Complete NBA playoff scenarios

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In the Western Conference, the Rockets are locked in as the No. 1 seed and the Warriors are guaranteed the No. 2 seed. The winner of the Nuggets-Timberwolves game tomorrow will make the playoffs and the loser won’t.

All eight Eastern Conference playoff teams are set. The Raptors will be the No. 1 seed, the Celtics the No. 2 seed and the Pacers the No. 5 seed.

Beyond that? Chaos:

Thankfully, the NBA released these handy guides for understanding the stakes of the final two days of the regular season:2018-NBA-playoff-scenarios-updated-4-10-1

2018-NBA-playoff-scenarios-updated-4-10-2

Kentucky guard Shai Gilgeous-Alexander, potential lottery pick, declares for NBA draft

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Another Kentucky one-and-done.

Following Kevin Knox (and numerous players before them), Shai Gilgeous-Alexander is turning pro.

Kentucky release:

Shai Gilgeous-Alexander’s meteoric rise will continue with his eligibility in the 2018 NBA Draft. The Kentucky men’s basketball freshman guard plans to enter his name in this year’s draft and will sign with an agent, which would effectively end his collegiate career at UK.

Gilgeous-Alexander has improved throughout the season to the point he could be a lottery pick. He’ll probably go in the first round.

Like most combo guards, Gilgeous-Alexander has the most upside at point guard. Also like most combo guards, the 6-foot-6 Alexander is tall for a point guard but doesn’t have the requisite skills yet for that position.

Gilgeous-Alexander’s top asset is his 7-foot wingspan. He uses it to shoot from evasive angles on drives, as he’s comfortable absorbing contact while flipping up shots. That’s an important skill considering he lacks the hops to play above the rim. His length also helps with strong defense on and off the ball. However, Gilgeous-Alexander’s defensive versatility will be limited unless he gets stronger – not a given, considering his narrow frame.

Gilgeous-Alexander is too sloppy with the ball, and he’s not an advanced distributor. But move him off the ball, and his reluctance to shoot 3-pointers becomes an even bigger issue.

Gilgeous-Alexander’s improvement throughout the season instills confidence. It indicates a strong work ethic and determination. He’ll need that to refine his game.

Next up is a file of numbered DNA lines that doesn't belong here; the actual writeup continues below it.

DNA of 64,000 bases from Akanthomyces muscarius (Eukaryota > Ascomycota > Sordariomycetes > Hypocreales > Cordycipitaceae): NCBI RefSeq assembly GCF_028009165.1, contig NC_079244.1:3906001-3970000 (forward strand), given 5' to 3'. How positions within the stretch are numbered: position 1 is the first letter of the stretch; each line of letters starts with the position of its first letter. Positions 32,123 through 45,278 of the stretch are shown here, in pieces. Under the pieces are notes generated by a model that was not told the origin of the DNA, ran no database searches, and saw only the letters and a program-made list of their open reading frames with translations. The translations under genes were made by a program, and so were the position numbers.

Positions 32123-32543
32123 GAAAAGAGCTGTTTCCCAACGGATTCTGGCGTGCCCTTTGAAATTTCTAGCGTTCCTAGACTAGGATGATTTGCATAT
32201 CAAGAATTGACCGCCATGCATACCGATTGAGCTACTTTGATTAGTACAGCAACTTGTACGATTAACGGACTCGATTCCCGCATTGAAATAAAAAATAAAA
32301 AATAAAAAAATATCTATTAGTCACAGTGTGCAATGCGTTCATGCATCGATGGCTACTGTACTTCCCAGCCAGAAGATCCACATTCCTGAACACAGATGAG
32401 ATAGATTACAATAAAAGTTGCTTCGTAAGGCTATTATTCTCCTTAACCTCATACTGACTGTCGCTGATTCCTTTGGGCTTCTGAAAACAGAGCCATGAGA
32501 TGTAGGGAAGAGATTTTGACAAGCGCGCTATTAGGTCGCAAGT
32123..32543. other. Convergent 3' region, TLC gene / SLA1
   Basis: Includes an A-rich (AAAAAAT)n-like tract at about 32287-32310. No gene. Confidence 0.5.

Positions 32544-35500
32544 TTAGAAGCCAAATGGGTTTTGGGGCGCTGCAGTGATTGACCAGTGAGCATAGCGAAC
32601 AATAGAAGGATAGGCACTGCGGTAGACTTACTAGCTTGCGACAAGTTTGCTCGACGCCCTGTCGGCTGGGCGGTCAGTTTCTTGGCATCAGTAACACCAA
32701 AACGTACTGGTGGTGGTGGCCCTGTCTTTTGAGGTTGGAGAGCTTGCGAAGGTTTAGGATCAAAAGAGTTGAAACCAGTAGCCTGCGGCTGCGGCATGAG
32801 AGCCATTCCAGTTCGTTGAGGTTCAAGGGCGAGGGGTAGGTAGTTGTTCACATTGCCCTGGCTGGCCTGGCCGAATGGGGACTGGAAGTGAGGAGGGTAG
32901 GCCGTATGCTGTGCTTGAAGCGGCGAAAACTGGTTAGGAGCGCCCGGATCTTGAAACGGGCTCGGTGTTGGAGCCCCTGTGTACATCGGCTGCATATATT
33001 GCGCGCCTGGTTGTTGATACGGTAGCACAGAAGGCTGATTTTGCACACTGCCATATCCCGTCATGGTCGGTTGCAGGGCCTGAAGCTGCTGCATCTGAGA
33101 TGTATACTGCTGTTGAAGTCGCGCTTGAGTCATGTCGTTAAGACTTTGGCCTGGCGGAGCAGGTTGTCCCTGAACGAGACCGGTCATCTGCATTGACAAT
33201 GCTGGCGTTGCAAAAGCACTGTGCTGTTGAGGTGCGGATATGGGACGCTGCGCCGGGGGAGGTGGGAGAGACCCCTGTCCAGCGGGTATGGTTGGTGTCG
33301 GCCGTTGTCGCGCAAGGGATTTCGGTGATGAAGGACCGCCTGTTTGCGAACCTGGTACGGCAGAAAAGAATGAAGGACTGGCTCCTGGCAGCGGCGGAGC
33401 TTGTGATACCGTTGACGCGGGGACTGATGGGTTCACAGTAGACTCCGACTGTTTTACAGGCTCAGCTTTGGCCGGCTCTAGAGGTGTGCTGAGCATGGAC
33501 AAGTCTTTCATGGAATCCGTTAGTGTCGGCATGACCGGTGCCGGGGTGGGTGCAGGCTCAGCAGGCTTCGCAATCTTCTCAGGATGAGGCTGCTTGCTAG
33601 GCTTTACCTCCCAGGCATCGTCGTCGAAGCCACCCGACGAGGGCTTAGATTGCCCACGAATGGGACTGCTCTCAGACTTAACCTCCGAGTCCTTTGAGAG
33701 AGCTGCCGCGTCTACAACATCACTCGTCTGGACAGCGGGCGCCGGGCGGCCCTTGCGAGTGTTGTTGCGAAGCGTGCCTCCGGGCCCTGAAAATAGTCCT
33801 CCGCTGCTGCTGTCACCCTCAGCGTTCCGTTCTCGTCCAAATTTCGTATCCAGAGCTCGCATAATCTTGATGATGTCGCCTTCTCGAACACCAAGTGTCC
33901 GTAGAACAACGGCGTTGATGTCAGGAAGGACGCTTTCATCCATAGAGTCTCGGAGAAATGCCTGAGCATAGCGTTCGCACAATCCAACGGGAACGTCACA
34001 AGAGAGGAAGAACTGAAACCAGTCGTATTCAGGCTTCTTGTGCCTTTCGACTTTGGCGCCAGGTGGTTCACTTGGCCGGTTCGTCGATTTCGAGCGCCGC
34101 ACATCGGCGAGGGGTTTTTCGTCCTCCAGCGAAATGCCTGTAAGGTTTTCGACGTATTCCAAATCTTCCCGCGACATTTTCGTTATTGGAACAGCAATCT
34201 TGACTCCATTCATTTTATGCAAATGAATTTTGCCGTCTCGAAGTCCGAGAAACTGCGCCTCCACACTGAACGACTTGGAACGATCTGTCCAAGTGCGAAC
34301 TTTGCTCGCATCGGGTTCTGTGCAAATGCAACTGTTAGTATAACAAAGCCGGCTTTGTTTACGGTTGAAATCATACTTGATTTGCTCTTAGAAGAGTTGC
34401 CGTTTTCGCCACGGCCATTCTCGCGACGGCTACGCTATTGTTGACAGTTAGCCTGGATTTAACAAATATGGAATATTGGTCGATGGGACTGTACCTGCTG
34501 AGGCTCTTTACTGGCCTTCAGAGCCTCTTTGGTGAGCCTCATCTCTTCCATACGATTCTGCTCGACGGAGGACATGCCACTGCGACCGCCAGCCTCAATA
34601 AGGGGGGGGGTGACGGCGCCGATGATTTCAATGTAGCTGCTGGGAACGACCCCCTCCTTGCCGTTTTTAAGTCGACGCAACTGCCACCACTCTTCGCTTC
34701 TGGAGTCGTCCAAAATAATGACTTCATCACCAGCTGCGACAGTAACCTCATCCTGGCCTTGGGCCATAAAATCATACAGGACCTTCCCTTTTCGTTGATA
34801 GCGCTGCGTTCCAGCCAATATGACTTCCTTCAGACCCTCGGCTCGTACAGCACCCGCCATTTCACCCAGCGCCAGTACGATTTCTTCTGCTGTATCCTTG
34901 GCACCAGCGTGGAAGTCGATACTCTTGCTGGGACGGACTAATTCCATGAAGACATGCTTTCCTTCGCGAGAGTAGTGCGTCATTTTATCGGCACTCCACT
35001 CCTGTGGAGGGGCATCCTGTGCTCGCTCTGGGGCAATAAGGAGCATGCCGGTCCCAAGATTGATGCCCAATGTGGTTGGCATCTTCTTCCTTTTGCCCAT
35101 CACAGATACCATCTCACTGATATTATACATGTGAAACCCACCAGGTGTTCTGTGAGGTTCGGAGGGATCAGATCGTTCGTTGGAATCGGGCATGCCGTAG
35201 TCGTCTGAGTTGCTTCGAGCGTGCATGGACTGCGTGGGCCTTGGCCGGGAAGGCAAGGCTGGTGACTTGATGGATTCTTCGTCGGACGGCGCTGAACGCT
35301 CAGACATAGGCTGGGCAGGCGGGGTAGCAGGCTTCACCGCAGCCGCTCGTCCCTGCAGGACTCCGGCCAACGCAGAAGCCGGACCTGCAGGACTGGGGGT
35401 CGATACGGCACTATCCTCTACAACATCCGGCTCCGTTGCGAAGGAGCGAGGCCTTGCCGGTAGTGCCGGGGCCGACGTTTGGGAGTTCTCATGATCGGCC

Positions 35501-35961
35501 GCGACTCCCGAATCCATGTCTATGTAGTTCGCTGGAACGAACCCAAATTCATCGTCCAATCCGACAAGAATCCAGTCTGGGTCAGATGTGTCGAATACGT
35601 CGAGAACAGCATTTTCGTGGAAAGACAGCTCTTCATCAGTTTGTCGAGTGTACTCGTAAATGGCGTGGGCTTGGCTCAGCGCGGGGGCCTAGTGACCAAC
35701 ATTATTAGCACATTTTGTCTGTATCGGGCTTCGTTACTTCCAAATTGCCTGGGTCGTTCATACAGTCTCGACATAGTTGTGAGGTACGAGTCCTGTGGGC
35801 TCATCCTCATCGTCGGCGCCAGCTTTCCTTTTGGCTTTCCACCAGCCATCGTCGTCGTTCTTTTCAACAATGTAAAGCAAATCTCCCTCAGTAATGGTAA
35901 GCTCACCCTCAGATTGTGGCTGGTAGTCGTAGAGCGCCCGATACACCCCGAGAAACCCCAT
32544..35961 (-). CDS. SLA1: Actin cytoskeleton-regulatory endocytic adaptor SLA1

PBT Awards: Most Improved Player

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Kurt Helin

1. Victor Oladipo, Pacers

2. Spencer Dinwiddie, Nets

3. Julius Randle, Lakers

This was a runaway for the top spot, Oladipo is the clear choice (the only question in the final balloting will be is it unanimous). Oladipo took on a much heavier offensive load and yet was far more efficient doing so, plus he had an All-Defensive-team-level season on the other end. There were a number of other guys in the running the last two slots — just like with Sixth Man, it was tough to leave Fred VanVleet off — but Dinwiddie proved he is a solid NBA point guard with his step forward this season in Brooklyn, and Randle learned how to play to his strengths in Los Angeles and that is going to earn him a massive payday this summer.

Dan Feldman

1. Victor Oladipo, Pacers

2. Dario Saric, 76ers

3. Fred VanVleet, Raptors

Victor Oladipo turned himself from an uninspiring starter into a star. He got into great shape, developed his 3-pointer and seized control of a seemingly directionless Pacers team. Oladipo became even more efficient while also shouldering a larger load – the ideal 1-2 for a Most Improved Player.  Dario Saric got so much better in precisely the ways the 76ers – specifically, Ben Simmons – needed. Saric gets extra credit for hitting that narrow target. Mere general improvement wouldn’t have had nearly the same effect. Fred VanVleet was barely in the NBA last season. This year, he’s leading the NBA’s best bench.